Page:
Sir Hakimi’s resort and marina is just a stone’s throw away from 185 miles of Belize Barrier Reef that’s waiting to be explored. Deemed one of the top ten diving sites in the world by sea explorer Jacques Costeau, divers visit Belize from around the world, including those looking to explore The Great Blue Hole’s deep depths in the centre of the Lighthouse Reef Atoll.
Wander the depths of the ocean and take a plunge into the largest barrier reef in the Northern hemisphere. Many one-of-a-kind dive sites along the nation’s coast are packed with spectacular views of stalactites, stalagmites and columns that have all withstood the test of time and date back to the ice age. Swim with all kinds of tropical fish, explore underwater caves and take a peek into a hidden world beneath the surface that only a few lay eyes on.
You might consider adding a day or two to the start or end of your time with us to visit Belize City. The city offers beauty, culture and history at your fingertips.
Wildlife aficionados will be thrilled with the overwhelming number of flora and fauna living in the country’s jungles. There are over 600 species of birds, including some rare and endangered species, and you can visit one of the few jaguar preserves (the Cockscomb Basin Wildlife Sanctuary) that lets you view these mystical creatures in their natural tropical ecosystem with other exotic plant life, insects and reptiles. Belize’s government strongly believes in protecting the country’s natural environment, and with 17 national parks within the country, there’s lots to see when you visit Belize.
Take a break from the heat and wander through the extensive cave systems Belize has to offer. If you’re not afraid of the dark, rappel down into the cave’s murky depths and scale along cliff walls to reach your destination. If climbing isn’t for you, drift through the underground caverns on a tube instead. But be warned, you’ll need to be somewhat fit since you’ll need to hike through Belize’s rainforest to reach your destination.
Put your boat shoes on and charter a sailboat to visit Belize’s smaller islands. Navigate your way through Belize’s coral reefs and feel like Christopher Columbus on your journey to the unknown (the islands are all explored, but their isolated feel makes it seem otherwise.)
If trekking through the rainforest isn’t for you, don’t worry, Belize’s white-sand beaches might be what you’re looking for. Some of these public beaches are well-kept secrets, and they offer a secluded paradise if you’re looking to find a place to work on your tan or take a refreshing dip. They’re also a short distance from local bars, restaurants, resorts and neighbouring villages.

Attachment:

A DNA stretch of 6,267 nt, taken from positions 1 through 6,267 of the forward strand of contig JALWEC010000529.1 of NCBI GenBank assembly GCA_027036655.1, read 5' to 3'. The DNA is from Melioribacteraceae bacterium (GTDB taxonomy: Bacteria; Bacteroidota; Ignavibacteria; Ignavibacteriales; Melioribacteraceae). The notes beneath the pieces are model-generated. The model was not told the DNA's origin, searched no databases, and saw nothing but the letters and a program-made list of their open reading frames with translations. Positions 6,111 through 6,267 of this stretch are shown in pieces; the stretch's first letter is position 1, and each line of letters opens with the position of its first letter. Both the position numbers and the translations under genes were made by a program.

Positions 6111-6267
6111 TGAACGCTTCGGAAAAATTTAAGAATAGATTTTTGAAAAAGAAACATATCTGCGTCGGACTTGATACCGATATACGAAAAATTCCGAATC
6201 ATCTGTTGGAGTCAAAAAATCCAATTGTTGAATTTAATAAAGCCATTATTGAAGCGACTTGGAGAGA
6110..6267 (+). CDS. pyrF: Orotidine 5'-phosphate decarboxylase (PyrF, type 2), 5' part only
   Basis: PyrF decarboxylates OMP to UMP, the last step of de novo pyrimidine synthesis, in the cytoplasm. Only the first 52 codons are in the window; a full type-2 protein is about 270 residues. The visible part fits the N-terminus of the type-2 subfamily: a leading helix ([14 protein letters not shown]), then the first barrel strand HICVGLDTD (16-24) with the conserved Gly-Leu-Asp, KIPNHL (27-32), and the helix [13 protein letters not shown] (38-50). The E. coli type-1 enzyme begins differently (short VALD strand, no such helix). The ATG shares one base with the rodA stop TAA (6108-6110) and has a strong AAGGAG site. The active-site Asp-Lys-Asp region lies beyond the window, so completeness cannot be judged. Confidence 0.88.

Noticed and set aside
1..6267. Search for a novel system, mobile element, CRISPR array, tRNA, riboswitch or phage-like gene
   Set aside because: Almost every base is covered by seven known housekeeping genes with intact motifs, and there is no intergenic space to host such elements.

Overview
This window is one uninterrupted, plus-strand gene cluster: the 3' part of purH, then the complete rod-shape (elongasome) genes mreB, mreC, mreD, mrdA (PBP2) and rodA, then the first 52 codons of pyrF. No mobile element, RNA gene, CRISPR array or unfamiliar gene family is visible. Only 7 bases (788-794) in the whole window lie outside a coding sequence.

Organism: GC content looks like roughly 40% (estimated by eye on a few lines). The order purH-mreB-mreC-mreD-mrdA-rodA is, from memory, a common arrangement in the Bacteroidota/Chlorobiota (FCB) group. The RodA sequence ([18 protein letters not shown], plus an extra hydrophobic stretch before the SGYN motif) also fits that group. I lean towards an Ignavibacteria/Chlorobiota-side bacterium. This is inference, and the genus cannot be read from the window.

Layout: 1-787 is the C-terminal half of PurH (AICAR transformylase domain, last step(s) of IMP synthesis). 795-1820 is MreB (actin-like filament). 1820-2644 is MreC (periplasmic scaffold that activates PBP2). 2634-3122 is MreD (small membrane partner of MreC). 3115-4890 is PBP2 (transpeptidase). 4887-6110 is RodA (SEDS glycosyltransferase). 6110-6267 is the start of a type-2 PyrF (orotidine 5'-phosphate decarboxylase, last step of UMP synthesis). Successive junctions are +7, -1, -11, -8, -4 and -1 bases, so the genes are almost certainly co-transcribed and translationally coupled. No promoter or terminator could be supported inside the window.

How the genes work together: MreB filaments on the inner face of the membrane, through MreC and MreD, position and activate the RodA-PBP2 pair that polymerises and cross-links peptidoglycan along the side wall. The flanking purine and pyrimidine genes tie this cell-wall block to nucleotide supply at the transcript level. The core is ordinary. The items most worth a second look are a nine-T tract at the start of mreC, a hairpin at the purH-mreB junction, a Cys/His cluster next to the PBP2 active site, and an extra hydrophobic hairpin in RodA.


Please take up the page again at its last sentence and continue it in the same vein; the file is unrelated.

In Belize, you’ll get your fair share of rice and beans, which go with every dish, but you also have to try their traditional stew chicken, a dark stew mixed with a wild array of spices. Seafood lovers will rejoice since it’s easily accessible within the country thanks to its close proximity to the ocean, with residents eating fresh shrimp, fish and conch cuisines. For dessert, bite on a sweet juicy snack with your choices ranging from delicious mangos, papayas, pineapples and melons of your choosing.
Take a break from exploring Belize’s watery depths by wandering the ancient ruins of a civilization that mysteriously collapsed. For about 3,000 years, this civilization lived in Mexico and Central America with stone cities and monuments that continue to be analyzed today. But the civilization faced a sudden decline leaving their artifacts and sites as reminders of their culture and story. Discover how an ancient civilization once lived and wander the sites and lives of a time past.
Explore the rainforest and the many caves around Belize City with a cave tubing tour. Several companies offer tour packages. Most include transportation from the city to the edge of the jungle. From there, a short trek will take you through the rainforest and dry caves on the way to the Belize river, where you can dive in and explore some of the many caves under the watchful eye of your tour director.
Belize Zoo and Tropical Education Center:
Learn about the wildlife found in Belize with a trip to the Zoo. Tapirs, toucans, boas, jaguars and howler monkeys are all residents here. All the animals at the Belize Zoo and Tropical Education Center have been rescued from the illegal pet trade, donated from other zoos or born at the facility. The Belize Zoo has never captured or bought any of its animals.
Belize was once home to more than 2-million Mayas, and evidence of their society is found all over the region. There are many sites in Belize that you can visit, but Altun Ha is only about 30 miles north of Belize City, making it an ideal day trip. Altun Ha was once a major ceremonial center and had two principal plazas. This is also where you would find the “Jade Head,” the largest carved jade object in the Maya civilization.
Old Belize Cultural and Historical Center:
Don’t let the name fool you; Old Belize (as it’s informally called) provides an unforgettable experience that includes a little culture, a little history and a lot of fun. A museum, beach, restaurant and marina all on-site will provide plenty of activities to keep everyone in your group entertained for the whole day when you visit Belize.
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